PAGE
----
My understanding is that these poor spectators merely have arm peculiar action when applauding caused by a deformity from birth. The associated speech impediment cause a flexion of between 10 and 15 degrees of the tongue which causes the cheering to sound remarkably like monkey noises. There you have it ... a simple answer for what would otherwise be unthinkable ..... a racist who is not white. This form of applause should immediately be declared acceptable and any rules, regulations etc should be amended to accommodate this position.

Posted by ramgopal on (November 5, 2007, 22:40 GMT)

anoop, don't embarrass yourself. everybody knows that we (Indians) are the most racist people in the world.

Posted by Anoop on (November 4, 2007, 2:33 GMT)

Mukul, We respect your writings alot. We know who always do the racism. What about umpire darell hair. What about people in australia noballing murali. What about ponting pushing Powar. What about australian PM calling murali a chuker. Man define racism. mike denness charging 6 Indian players in India-South Africa match. Racism is always done againt a race. Indian crowd booed against 1 player not against entire australian race or team. You cant ask the crowd to just shut up and watch the game. It is done every where. Being an Indian cricket fan, I never like Pakistani cricketers and Inzamam, but what Inzamam did by standing up against hair "the ra****" is simply great. Pakistan might have to forfeit the match and Inzamam might have to serve match ban but he set a great example for all Indians/Pakistanis/Srilankans/Bangladeshis what we can do. Mukul you have a great power of writing. Please please support us Mr. Mukul. Show the true picture. Get up Stand up Write for the right. Please Mukul.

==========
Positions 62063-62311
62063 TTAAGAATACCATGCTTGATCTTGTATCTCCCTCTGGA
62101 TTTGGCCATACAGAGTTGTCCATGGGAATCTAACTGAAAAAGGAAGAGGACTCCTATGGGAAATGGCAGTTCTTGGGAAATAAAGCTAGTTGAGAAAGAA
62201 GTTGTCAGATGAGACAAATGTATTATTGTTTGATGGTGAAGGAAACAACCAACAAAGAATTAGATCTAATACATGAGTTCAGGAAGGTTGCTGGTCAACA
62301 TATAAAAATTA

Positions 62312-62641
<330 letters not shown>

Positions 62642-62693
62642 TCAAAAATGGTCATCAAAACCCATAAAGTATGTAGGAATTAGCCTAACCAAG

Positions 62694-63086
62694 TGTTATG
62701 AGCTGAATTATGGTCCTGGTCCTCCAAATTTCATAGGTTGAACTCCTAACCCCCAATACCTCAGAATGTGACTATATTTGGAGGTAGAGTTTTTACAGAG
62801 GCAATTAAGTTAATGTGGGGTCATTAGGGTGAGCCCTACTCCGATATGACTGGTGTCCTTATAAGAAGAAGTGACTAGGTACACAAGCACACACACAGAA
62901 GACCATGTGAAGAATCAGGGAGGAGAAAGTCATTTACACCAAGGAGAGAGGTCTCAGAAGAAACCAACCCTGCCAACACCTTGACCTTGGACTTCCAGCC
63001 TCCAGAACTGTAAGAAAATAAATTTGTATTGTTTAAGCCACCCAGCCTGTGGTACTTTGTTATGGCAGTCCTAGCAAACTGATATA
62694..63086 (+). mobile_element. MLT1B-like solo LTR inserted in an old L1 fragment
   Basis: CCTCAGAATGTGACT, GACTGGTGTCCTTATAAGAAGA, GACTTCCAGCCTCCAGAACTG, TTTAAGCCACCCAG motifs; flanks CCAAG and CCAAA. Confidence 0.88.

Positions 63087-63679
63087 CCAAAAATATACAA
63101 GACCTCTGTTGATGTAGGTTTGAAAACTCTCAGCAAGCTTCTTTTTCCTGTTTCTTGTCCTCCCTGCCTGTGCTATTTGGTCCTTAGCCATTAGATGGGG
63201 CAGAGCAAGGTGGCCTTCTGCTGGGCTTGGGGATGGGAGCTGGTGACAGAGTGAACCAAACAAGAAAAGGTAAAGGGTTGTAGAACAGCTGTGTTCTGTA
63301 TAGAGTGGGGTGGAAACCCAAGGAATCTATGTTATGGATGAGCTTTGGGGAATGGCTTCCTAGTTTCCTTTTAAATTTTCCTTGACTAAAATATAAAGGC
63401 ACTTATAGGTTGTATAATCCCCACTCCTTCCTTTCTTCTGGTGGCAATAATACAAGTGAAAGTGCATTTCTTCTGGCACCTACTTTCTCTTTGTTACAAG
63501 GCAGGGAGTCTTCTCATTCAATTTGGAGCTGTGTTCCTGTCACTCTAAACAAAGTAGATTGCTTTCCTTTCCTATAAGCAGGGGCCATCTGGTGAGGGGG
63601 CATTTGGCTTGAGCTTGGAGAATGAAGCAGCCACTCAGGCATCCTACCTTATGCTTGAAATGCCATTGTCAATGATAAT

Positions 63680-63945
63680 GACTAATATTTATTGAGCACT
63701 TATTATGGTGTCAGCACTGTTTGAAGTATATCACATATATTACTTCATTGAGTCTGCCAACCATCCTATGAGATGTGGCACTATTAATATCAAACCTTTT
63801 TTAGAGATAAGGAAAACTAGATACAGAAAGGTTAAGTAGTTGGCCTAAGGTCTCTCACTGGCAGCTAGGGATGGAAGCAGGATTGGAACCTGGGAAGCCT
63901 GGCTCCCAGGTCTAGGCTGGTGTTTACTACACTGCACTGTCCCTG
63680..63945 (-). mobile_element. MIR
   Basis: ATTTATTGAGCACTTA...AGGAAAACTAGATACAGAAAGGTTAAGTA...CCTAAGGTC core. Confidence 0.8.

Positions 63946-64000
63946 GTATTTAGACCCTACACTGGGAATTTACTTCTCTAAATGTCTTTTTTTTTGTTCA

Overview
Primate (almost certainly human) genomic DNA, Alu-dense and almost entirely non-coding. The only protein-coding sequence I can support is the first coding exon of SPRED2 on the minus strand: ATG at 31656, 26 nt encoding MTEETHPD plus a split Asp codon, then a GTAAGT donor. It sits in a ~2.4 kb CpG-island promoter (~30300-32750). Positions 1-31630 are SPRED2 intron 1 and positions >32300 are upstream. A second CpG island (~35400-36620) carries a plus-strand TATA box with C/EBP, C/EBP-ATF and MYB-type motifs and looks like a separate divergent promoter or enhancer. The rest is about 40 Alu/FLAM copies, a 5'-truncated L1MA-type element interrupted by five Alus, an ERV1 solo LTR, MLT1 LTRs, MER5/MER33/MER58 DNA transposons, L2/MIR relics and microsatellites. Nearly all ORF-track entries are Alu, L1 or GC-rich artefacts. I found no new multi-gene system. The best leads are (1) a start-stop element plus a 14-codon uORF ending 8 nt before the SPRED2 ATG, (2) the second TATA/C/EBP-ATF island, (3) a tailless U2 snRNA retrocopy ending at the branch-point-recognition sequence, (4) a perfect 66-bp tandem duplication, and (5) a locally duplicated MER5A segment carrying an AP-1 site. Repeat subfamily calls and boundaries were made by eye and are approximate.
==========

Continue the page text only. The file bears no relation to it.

Posted by Sitanshu Shekhar on (October 31, 2007, 9:25 GMT)

@ Dilip - The monkey chanting incidents happened in Baroda and Mumbai, hardly 'North' enough.

So, stop this north - south bashing among Indians and go and dig a hole somewhere and bury yourself.

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ABOUT THE AUTHOR

Mukul Kesavan
Mukul Kesavan teaches social history for a living and writes fiction when he can - he is the author of a novel, Looking Through Glass. He's keen on the game but in a non-playing way. With a top score of 14 in neighbourhood cricket and a lively distaste for fast bowling, his credentials for writing about the game are founded on a spectatorial axiom: distance brings perspective. Kesavan's book of cricket - Men in Whitewas published in 2007.